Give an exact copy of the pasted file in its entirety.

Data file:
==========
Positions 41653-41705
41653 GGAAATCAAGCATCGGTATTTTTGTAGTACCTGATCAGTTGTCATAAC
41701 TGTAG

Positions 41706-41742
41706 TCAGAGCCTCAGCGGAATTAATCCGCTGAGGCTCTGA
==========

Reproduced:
Positions 41653-41705
41653 GGAAATCAAGCATCGGTATTTTTGTAGTACCTGATCAGTTGTCATAAC
41701 TGTAG

Positions 41706-41742
41706 TCAGAGCCTCAGCGGAATTAATCCGCTGAGGCTCTGA